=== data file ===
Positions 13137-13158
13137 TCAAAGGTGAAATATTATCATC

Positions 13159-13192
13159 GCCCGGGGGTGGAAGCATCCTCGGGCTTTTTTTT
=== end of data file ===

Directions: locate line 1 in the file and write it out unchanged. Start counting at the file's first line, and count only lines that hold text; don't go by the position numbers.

Positions 13137-13158